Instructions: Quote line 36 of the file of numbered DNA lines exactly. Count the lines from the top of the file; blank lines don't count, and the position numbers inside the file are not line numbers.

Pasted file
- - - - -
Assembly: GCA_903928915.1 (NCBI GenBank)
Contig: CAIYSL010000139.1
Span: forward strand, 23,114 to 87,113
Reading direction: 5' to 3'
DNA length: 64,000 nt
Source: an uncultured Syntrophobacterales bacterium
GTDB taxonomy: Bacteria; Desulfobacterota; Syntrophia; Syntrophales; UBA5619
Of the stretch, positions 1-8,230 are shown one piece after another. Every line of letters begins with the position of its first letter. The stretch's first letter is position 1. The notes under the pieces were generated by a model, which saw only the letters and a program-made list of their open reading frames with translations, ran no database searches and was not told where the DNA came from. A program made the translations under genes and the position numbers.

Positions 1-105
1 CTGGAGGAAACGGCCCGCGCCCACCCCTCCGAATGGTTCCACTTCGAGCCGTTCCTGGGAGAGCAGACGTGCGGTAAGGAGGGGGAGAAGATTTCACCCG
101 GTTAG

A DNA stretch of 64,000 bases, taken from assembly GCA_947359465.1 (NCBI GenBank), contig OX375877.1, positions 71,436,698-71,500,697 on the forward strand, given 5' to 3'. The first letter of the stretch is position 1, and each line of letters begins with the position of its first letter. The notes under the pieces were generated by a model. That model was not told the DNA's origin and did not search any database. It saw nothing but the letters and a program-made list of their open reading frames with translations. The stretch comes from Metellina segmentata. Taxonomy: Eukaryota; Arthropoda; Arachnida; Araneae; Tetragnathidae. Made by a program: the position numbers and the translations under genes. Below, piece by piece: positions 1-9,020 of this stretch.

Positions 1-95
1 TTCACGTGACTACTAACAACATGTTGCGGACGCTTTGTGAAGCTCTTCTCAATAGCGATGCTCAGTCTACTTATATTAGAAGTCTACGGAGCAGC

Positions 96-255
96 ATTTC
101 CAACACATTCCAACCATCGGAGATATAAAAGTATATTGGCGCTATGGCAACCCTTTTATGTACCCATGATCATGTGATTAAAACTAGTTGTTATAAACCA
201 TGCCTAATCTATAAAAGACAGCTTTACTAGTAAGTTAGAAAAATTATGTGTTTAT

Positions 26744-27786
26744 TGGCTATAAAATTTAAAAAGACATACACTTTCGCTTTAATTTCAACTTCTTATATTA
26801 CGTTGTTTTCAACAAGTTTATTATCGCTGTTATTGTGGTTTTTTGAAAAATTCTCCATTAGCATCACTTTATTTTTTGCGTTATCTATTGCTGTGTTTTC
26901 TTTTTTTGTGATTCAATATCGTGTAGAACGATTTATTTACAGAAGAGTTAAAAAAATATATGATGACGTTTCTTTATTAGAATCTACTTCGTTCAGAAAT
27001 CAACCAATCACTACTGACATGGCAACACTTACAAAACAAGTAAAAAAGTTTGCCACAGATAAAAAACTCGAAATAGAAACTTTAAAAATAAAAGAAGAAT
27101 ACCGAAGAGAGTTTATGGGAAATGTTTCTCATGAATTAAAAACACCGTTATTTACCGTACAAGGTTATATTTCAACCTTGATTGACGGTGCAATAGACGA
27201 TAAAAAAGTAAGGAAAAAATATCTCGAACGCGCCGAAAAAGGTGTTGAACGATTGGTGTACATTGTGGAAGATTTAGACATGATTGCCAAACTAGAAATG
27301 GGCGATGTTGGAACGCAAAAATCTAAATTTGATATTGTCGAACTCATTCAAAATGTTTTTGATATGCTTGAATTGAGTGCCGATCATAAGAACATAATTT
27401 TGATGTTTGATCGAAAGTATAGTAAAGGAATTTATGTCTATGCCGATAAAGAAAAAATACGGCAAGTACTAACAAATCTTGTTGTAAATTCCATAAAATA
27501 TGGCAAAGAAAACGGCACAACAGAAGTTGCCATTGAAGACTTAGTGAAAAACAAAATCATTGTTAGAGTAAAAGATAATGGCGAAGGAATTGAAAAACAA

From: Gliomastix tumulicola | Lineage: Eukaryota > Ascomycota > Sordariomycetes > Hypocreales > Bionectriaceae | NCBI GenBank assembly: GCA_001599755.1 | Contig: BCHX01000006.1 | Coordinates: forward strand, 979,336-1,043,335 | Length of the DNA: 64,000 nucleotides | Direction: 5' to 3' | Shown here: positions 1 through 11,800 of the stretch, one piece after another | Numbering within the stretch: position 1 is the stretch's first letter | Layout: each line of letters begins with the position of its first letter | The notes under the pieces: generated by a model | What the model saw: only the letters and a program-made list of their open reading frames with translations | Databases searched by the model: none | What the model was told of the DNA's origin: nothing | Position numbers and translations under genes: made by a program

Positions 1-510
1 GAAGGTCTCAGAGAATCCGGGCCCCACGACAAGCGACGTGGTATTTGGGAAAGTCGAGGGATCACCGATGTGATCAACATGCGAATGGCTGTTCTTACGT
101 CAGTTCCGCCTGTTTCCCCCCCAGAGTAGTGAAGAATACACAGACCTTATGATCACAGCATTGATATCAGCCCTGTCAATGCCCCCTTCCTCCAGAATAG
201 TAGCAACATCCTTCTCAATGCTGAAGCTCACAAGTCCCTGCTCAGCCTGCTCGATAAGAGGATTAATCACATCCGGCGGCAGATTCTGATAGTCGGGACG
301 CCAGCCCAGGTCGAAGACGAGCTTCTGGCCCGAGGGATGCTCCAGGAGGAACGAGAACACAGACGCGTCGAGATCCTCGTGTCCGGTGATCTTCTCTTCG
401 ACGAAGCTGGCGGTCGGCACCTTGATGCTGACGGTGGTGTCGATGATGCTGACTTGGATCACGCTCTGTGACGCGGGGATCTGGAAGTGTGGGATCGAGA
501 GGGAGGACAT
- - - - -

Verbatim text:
501 GGGAGGACAT